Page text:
Apologies, Shakespeare, but it seems like the show must not go on.
HBO have cancelled ‘Winning Time: The Rise Of The Lakers Dynasty’ after the 80s purple and gold biopic’s second season. One that was reduced to seven episodes and an abrupt conclusion, that you thought would have served as a cliffhanger primed for a three-peat.
After season one’s success, aside from the Lakers family matters. Season two split its viewership in half like Magic Johnson used to do a double-team. No matter how good lookalike Quincy Isaiah was at playing him. Body and soul.
Despite the fact that the real Jeanie Buss was warming up to the show. Exchanging messages with Rick Fox on X that ‘The Shawshank Redemption’ actor Tim Robbins would be perfect at playing Phil Jackson.
She had a point too.
Yet, there will be no Shaq and Kobe season. No King and AD. Not even a baby-hook at the Boston Garden. It’s all over like the time the Forum decided to put balloons in the rafters before a Game 7 of another NBA Finals the Lake Show lost to the Celtics.
You know Jerry West will be happy. The real Jerry West, who almost took ‘Winning Time’ and HBO to the supreme court. Not the amazing Aussie actor Jason Clarke, who plays him so perfectly.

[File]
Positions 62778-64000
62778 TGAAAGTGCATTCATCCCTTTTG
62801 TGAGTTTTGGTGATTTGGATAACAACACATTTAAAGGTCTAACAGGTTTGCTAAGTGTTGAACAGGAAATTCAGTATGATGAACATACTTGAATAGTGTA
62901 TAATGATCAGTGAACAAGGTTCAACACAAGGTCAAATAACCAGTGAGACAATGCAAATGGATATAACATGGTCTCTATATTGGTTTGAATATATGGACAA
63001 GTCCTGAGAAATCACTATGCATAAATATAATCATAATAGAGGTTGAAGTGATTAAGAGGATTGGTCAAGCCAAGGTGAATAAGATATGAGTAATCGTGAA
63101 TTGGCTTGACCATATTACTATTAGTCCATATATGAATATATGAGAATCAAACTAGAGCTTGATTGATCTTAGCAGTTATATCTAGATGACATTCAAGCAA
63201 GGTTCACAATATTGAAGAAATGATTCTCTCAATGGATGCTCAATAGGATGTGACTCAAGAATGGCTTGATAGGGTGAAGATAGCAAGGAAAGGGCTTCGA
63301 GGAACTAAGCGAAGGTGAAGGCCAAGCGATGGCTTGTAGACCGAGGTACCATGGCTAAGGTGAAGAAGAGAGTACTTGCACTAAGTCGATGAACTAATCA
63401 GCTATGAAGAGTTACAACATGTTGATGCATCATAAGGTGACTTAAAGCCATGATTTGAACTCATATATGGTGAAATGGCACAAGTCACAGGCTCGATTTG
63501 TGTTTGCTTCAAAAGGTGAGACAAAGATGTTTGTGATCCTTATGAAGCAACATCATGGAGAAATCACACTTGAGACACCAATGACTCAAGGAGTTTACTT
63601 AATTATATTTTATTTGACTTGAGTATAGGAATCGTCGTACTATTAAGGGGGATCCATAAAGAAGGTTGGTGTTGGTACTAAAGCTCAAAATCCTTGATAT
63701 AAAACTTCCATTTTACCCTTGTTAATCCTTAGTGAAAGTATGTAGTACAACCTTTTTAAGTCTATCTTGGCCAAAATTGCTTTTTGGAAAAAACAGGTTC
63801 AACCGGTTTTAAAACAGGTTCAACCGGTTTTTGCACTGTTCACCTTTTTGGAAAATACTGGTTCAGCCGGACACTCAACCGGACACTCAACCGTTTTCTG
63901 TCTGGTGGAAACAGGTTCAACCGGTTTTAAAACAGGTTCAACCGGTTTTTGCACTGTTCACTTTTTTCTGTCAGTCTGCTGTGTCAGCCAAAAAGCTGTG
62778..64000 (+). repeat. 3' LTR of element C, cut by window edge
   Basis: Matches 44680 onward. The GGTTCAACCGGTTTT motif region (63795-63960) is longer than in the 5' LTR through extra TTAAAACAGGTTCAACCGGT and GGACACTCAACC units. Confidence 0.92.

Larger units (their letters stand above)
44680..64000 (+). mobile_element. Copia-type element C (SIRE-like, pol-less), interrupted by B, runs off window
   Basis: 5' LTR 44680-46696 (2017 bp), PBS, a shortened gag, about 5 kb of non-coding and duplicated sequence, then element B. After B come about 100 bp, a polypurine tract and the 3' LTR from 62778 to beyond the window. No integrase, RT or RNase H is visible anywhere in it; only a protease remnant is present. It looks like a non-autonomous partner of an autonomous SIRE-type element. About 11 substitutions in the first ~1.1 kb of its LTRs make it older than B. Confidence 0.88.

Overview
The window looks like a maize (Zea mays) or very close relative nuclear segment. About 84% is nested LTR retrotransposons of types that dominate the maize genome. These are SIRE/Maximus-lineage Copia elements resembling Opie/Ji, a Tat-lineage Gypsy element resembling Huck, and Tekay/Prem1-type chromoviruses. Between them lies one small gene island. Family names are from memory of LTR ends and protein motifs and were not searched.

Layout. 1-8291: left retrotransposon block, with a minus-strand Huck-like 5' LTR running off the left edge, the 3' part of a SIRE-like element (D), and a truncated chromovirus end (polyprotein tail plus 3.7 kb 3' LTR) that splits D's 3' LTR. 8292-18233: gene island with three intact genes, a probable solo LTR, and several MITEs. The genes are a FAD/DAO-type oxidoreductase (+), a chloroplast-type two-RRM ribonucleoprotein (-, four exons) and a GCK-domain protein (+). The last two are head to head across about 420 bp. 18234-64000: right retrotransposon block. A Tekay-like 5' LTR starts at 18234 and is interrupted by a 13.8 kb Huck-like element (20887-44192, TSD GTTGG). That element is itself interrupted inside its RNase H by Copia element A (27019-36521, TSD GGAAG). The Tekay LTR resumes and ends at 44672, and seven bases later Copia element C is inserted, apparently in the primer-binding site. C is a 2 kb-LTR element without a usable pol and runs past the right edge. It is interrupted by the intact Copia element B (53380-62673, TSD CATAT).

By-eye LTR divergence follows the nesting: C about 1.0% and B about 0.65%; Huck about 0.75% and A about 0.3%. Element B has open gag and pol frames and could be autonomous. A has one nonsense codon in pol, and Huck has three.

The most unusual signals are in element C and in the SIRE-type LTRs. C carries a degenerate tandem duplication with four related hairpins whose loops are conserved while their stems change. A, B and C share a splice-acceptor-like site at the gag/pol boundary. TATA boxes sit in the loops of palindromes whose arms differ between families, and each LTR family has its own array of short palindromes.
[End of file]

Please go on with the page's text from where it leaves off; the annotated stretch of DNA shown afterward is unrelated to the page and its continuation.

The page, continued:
Kareem Abdul-Jabbar too. He wrote a thought-provoking article on his Substack account to discredit it. Never mind Magic Johnson, who came out with his own documentary on Apple TV. Right before Hulu’s ‘Legacy’ series that was dubbed ‘The True Story Of The LA Lakers’.
Even with the social media campaign by ‘Showtime’ author (the book this is based on) Jeff Pearlman to keep this season’s lights on, ‘Winning Time’ has come at a loss. And it’s all ours too.
Whether it be John C. Reilly’s legendary take on Dr. Jerry Buss. Or a slicked back Adrien Brody stealing the show this season as a perfect Pat Riley. Winning us all over with his locker room speech that riled everyone up.
Not to mention star turns from Jason Segel as Paul Westhead and DeVaughn Nixon playing his pops Norm. Which feels like something out of the Ice Cube, O’Shea Jackson ‘Straight Outta Compton’ play-book for an actor who started his career as a child in ‘Terminator 2: Judgement Day’.
Max Borenstein and Jim Hecht’s series based on ‘Magic, Kareem, Riley, and the Los Angeles Lakers Dynasty of the 1980s’ may find another arena to call home. ‘The Big Short’ director Adam McKay and many an executive producer are all behind it on the bench.
Writers strikes certainly had an effect on ‘Winning Time’s’ L too, but it’s more than about time to pay them what they’re worth. A glut of basketball movies, documentaries and TV shows that have come out since ‘The Last Dance’ could also be a culprit. Soon, even the hardest of hoop heads might be looking at all this full court press like the superhero fatigue of Marvel movies.
This is the rise and fall of the Lakers like so many other stories in Hollywood. But even La La Lakerland knows, not all dynasties stay dead.
Do you still believe in Magic?